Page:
LONDON — It’s a fine line, when you cook, between success and failure. I am always surprised by how tipping the balance in a dish can so easily transform it from delectable to inedible. How many times have you oversalted or undercooked a dish? When did you last lament wasting a fistful of pine nuts or a beautiful piece of fish, just because of a careless extra minute or two in the pan?
Eggplants are particularly prone to such disasters. I know some pretty confident cooks who, after a couple of memorable failures, wouldn’t touch them with a pole. It’s not that they are that hard to cook (though they do take a bit of practice to get right). It has more to do with how unmitigated these failures are. A limp, gray, rubbery, undercooked chunk of eggplant could easily put you off for life. Likewise, a slice that has spent too much time in a frying pan with oil that wasn’t hot enough, going dark and bitter and terribly fatty, wouldn’t turn anyone into a fan.
On the other hand, well-prepared eggplant — cooked through and nicely browned on the outside, full of flavor after absorbing just the right amount of oil or sauce — is heavenly. Balanced with other components, which add texture and cut through its natural richness, an eggplant can turn into the most thrilling vegetable around. I can think of countless examples, but the one that best illustrates this point is moussaka, the eggplant-and-meat dish from Greece, with variations across the Balkans and the Middle East.
A good moussaka has all the qualities that allow eggplant to shine: vegetables that are thoroughly cooked but keep some texture; a layer of browned lamb for meatiness and texture; a cover of creamy béchamel; and enough tomato acidity to offset the richness. A bad one — well, it can have a lasting effect. I can tell you this with confidence because I was unfortunate enough to experience this last summer, and it happened in Greece, of all places.
It was while I was staying with my family in a house we rented on one of the Cyclades islands. The moussaka in question was bought in a little taverna by the side of the road, which also sold crates of fresh homegrown vegetables. The picture-perfect scene was amplified by the warmth of the operation: a grandmother in the kitchen, a mother waiting on tables and selling vegetables, and a young son helping to fill up the shopping bags.
This was so promising, we didn’t even bother getting anything else for dinner, apart from the obligatory Greek salad. This salad was all we ended up having. The moussaka we so wanted to love was left behind, quietly, on everyone’s plates; bits of unctuous eggplant and tiny mince drenched in a mixture of runny béchamel, lamb fat and tomato sauce. The balance was all wrong, and no amount of good will, or culinary skill, could have saved it.
This is the first time I’ve revisited moussaka since. My recipe, which is loosely inspired by that dish, is safer than the original, particularly if you harbor a bit of eggplant phobia. Cooking all the elements in one roasting pan, though not standard, will allow you to judge your progress as you go, addressing imbalances when you need to. Follow the instructions, keep your eyes open, taste on occasion, and you’ll find yourself firmly placed on the road to success.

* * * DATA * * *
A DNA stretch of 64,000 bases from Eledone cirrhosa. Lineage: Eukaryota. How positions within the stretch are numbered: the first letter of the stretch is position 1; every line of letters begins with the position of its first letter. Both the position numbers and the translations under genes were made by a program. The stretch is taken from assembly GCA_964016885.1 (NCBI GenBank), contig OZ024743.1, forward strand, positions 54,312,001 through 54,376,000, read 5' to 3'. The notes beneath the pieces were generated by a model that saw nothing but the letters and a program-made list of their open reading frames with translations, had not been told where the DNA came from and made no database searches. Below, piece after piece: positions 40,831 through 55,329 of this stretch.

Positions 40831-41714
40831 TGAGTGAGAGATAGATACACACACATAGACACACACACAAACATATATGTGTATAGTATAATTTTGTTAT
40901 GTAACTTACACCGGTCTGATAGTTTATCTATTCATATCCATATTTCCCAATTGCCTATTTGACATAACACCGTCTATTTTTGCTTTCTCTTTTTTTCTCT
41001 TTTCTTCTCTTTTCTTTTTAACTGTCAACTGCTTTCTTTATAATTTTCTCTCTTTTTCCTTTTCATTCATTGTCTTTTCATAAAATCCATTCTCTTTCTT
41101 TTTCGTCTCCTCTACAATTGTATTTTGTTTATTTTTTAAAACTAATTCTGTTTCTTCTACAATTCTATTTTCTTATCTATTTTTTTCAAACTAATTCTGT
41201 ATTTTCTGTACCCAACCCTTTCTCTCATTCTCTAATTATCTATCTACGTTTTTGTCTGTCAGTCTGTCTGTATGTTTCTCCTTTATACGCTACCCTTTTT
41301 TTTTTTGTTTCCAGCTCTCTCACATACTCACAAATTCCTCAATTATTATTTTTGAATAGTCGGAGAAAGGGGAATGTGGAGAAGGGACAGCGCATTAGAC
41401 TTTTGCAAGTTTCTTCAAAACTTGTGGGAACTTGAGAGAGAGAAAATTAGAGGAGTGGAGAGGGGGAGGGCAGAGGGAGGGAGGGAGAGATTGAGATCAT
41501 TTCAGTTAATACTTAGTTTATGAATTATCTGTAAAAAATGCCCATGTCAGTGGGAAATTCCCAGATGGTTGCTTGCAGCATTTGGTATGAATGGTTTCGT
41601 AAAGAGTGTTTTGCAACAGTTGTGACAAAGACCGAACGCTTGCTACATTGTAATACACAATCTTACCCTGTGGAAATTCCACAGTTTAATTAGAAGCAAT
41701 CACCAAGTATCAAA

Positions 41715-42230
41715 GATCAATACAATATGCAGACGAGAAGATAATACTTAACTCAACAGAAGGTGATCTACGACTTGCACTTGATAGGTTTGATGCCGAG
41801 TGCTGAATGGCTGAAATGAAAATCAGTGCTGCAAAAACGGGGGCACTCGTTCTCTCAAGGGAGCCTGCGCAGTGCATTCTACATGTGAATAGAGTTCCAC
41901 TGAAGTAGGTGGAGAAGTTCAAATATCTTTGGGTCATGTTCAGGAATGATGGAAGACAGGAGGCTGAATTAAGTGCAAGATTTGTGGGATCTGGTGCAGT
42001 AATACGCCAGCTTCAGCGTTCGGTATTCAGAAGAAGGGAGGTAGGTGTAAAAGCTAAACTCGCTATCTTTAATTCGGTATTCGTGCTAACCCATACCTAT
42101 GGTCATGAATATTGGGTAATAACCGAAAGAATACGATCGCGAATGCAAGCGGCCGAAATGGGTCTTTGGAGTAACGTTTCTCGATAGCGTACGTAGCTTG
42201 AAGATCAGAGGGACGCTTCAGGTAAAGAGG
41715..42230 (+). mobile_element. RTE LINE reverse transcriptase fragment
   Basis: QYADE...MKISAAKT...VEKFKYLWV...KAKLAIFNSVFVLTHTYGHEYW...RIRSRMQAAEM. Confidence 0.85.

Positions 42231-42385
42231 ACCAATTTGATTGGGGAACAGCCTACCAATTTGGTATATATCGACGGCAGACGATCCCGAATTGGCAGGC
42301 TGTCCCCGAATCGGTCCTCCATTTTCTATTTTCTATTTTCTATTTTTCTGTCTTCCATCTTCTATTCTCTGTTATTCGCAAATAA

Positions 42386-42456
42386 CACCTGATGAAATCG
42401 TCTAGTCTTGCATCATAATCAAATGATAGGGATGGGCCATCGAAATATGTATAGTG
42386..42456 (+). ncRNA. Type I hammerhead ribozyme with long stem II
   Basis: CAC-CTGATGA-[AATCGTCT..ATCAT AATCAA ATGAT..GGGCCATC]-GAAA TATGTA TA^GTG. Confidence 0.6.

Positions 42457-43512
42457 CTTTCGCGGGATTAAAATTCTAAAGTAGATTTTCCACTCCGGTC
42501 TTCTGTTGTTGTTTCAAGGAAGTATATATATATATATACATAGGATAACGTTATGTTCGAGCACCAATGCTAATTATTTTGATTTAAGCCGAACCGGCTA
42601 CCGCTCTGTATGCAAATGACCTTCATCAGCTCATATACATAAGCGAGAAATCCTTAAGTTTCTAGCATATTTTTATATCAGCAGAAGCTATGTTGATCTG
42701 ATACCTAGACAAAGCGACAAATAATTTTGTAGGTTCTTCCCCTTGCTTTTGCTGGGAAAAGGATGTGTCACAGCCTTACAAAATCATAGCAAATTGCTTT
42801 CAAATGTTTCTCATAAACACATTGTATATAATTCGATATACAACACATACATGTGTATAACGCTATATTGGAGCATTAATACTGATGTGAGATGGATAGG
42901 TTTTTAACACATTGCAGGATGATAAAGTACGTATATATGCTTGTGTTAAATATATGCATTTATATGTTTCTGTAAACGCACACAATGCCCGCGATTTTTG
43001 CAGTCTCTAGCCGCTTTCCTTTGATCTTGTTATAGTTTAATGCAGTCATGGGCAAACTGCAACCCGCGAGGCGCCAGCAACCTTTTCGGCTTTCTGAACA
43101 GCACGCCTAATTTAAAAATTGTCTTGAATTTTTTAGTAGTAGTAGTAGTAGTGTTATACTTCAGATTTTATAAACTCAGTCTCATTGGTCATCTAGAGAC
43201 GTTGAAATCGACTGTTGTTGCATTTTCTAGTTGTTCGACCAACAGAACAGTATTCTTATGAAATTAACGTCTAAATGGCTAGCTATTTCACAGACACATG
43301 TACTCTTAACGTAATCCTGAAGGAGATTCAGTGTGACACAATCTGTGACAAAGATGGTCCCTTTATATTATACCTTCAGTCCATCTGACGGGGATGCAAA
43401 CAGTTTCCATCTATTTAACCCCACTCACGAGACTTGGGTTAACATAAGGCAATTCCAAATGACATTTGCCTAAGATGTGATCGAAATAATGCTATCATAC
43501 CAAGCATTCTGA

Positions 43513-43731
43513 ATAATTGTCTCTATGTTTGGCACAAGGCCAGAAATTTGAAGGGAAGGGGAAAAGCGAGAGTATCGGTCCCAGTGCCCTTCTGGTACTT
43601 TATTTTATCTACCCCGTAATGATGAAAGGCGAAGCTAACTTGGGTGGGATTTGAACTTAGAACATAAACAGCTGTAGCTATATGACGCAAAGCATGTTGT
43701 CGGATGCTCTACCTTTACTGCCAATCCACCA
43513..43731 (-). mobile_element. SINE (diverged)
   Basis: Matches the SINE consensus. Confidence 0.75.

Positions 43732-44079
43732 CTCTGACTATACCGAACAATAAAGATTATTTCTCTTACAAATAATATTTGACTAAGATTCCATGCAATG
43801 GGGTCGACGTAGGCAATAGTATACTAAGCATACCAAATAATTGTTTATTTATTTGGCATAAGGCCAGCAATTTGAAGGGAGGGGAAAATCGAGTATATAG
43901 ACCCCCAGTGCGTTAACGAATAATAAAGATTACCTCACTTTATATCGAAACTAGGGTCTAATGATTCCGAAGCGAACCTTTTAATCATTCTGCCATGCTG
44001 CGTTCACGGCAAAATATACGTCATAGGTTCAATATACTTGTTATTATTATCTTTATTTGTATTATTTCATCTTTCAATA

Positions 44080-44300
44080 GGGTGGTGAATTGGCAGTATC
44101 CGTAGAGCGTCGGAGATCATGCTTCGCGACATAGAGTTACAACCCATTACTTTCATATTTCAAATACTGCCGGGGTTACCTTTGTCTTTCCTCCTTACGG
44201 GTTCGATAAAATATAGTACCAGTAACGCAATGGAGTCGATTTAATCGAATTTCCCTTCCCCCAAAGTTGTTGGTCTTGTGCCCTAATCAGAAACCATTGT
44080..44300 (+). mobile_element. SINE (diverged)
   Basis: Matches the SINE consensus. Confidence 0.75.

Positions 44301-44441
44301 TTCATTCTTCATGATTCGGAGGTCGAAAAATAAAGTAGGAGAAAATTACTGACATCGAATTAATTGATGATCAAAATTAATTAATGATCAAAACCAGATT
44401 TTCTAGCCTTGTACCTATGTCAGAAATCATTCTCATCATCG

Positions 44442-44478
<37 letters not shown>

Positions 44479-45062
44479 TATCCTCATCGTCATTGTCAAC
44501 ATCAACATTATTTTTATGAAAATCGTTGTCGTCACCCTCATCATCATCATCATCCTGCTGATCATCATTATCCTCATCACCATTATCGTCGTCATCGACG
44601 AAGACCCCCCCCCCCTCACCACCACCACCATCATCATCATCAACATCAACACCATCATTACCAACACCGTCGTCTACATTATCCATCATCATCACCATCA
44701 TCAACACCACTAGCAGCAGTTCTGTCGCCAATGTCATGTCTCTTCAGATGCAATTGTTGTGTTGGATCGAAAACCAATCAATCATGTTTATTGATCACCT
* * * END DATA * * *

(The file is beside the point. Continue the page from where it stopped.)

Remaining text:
Eggplant, Lamb and Yogurt Casserole
Yield: 4 to 6 servings
Total time: 2 hours
For the eggplant and lamb mixture:
2 or 3 eggplants (aubergines) (about 1 1/2 pounds/680 grams), cut into 1-inch/3-centimeter cubes
1 pound/450 grams ground lamb (lamb mince)
1 medium onion, halved and thinly sliced
1/2 cup/15 grams fresh oregano leaves, roughly chopped
1/3 cup/80 milliliters olive oil
1/4 cup/65 grams tomato paste
6 garlic cloves, thinly sliced
1 tablespoon ground cinnamon
2 teaspoons ground allspice
1/2 teaspoon red-pepper flakes
Kosher salt and black pepper
1 (14-ounce/400-gram) can whole, peeled plum tomatoes with their juices
3 cups/700 milliliters chicken stock
1/3 cup/20 grams roughly chopped flat-leaf parsley
For the topping:
2 cups/450 grams plain Greek yogurt
3 large egg yolks
1 1/2 tablespoons all-purpose (plain) flour
2 garlic cloves, minced
2 lightly packed cups/70 grams finely grated Parmesan
1 cup/100 grams roughly crumbled feta
Scant 1/3 cup/40 grams pine nuts
2 packed tablespoons roughly chopped flat-leaf parsley
1/4 teaspoon red-pepper flakes
1. Heat the oven to 450 degrees Fahrenheit/240 degrees Celsius.
2. Add the eggplant, lamb, onion, oregano, oil, tomato paste, garlic, cinnamon, allspice, red-pepper flakes, 1 3/4 teaspoons salt and a good grind of pepper to a 10-by-13-inch/26-by-34-centimeter (or similar) roasting pan (tin) and mix well to combine. Bake until the mixture is well browned, stirring twice throughout and breaking apart the meat with a spoon, 30 to 35 minutes.
3. Remove from the oven and continue to break apart the meat very well (don’t worry if you break apart some of the eggplant, too). Add the canned tomatoes with their juices, lightly crushing the tomatoes by hand. Stir in the chicken stock and parsley then return to the oven and bake for another 35 minutes, stirring twice throughout, until the sauce is thick and rich and the eggplant is very soft. Remove from the oven and turn the oven temperature up to 475 degrees Fahrenheit/250 degrees Celsius.
4. While the casserole is in the oven, prepare the topping: Whisk together the yogurt, yolks, flour, garlic and half the Parmesan with 1/4 teaspoon salt and a good grind of pepper. Once ready, spoon the yogurt mixture over the lamb and eggplant, gently spreading to cover. Top evenly with the remaining Parmesan, feta, pine nuts, parsley and red-pepper flakes.
5. Bake until golden and bubbling, 15 to 20 minutes. Let cool for about 15 minutes before serving.